|7.||Example of cesium-137 profile in a sediment core (Maple Street Pond, Mass.) with postdepositional mixing or desorption and diffusion, or both|
|8.||Graphs showing the percentage of lakes receiving “good,” “fair,” and “poor/none” age-dating ratings when grouped by core mass accumulation rate (MAR), water-body type, watershed land use, and watershed area|
|1.||List of publications with interpretations of chemical trends in selected lakes presented in this report|
|2.||Basic characteristics of lakes described in this report|
|3.||Summary of the relative percent difference (RPD) of duplicate analyses for selected constituents|
|4.||Comparison of DryMass computations using measured bulk density versus an assumed bulk density of 2.5 grams per cubic centimeter for box core BRT.B1 collected from Big Round Top Pond, R.I.|
|5.||Summary of age date ratings presented in this report|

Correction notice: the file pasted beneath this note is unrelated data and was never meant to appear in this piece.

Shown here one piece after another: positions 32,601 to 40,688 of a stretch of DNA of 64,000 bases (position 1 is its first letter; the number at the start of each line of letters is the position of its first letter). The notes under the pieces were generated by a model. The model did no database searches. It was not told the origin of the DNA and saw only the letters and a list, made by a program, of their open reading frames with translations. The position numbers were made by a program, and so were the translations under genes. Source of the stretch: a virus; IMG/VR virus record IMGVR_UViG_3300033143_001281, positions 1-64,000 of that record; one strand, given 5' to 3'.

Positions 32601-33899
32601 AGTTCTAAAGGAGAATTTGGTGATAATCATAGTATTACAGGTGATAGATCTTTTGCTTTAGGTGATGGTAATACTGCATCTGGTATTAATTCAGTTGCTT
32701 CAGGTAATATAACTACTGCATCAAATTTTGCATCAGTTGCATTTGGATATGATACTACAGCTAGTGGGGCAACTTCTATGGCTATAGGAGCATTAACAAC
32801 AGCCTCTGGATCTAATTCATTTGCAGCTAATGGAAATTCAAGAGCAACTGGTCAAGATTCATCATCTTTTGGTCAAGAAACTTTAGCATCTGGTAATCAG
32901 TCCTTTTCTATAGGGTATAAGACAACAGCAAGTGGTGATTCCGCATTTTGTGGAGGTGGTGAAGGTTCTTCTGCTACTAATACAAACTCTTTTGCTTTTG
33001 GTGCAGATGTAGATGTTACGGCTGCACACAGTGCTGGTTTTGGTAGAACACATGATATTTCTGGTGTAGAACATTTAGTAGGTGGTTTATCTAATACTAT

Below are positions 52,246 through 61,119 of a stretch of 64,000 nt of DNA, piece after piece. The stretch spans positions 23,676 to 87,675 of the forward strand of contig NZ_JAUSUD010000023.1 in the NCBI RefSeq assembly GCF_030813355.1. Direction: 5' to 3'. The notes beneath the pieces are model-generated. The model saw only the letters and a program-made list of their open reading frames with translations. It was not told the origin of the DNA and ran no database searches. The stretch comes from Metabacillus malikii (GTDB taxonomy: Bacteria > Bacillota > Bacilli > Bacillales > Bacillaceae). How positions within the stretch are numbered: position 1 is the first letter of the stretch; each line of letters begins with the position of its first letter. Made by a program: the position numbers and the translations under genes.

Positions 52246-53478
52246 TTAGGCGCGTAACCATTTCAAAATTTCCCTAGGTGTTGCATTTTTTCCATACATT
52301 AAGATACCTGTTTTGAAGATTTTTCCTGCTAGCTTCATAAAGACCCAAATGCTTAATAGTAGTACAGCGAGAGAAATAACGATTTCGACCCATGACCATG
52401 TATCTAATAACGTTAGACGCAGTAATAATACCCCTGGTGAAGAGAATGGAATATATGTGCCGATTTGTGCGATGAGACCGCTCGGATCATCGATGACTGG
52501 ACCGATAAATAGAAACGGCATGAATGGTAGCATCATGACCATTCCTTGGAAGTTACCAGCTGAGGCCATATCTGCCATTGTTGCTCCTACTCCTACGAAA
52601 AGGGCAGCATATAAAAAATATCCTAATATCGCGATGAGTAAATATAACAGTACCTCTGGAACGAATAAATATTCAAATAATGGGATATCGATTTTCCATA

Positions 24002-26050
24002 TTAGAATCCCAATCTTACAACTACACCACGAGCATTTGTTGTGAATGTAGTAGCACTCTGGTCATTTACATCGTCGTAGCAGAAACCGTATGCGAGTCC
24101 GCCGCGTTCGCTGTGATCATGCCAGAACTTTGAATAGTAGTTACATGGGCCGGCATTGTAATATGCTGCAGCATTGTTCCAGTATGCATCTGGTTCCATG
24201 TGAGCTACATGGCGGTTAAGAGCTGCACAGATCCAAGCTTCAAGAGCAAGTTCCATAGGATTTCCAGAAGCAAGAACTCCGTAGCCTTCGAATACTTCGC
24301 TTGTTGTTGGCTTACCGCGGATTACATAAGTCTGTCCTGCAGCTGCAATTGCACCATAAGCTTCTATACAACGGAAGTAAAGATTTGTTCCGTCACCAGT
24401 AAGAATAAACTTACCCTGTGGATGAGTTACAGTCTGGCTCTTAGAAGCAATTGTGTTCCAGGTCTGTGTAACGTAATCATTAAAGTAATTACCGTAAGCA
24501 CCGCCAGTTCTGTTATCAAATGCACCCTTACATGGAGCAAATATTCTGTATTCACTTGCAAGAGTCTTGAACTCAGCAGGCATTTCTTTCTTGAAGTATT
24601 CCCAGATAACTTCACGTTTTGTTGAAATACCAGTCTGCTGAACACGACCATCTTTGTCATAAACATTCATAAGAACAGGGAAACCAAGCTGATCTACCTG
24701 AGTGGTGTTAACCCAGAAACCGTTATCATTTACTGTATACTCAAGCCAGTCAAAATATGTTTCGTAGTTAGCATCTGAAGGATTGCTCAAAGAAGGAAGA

The U.S. Geological Survey Reconstructed Trends National Synthesis study collected sediment cores from 56 lakes and reservoirs between 1992 and 2001 across the United States. Most of the sampling was conducted as part of the National Water-Quality Assessment (NAWQA) Program. The primary objective of the study was to determine trends in particle-associated contaminants in response to urbanization; 47 of the 56 lakes are in or near one of 20 U.S. cities. Sampling was done with gravity, piston, and box corers from boats and push cores from boats or by wading, depending on the depth of water and thickness of sediment being sampled. Chemical analyses included major and trace elements, organochlorine pesticides, polychlorinated biphenyls, polycyclic aromatic hydrocarbons, cesium-137, and lead-210. Age-dating of the cores was done on the basis of radionuclide analyses and the position of the pre-reservoir land surface in the reservoir and, in a few cases, other chemical or lithologic depth-date markers. Dates were assigned in many cores on the basis of assumed constant mass accumulation between known depth-date markers. Dates assigned were supported using a variety of other date markers including first occurrence and peak concentrations of DDT and polychlorinated biphenyls and peak concentration of lead. A qualitative rating was assigned to each core on the basis of professional judgment to indicate the reliability of age assignments. A total of 122 cores were collected from the 56 lakes and age dates were assigned to 113 of them, representing 54 of the 56 lakes. Seventy-four of the 122 cores (61 percent) received a good rating for the assigned age dates, 28 cores (23 percent) a fair rating, and 11 cores (9 percent) a poor rating; nine cores (7 percent) had no dates assigned. An analysis of the influence of environmental factors on the apparent quality of age-dating of the cores concluded that the most important factor was the mass accumulation rate (MAR) of sediment: the greater the MAR, the better the temporal discretization in the samples and the less important the effects of postdepositional sediment disturbance. These age-dated sediment cores provide the basis for local-, regional-, and national-scale interpretations of water-quality trends.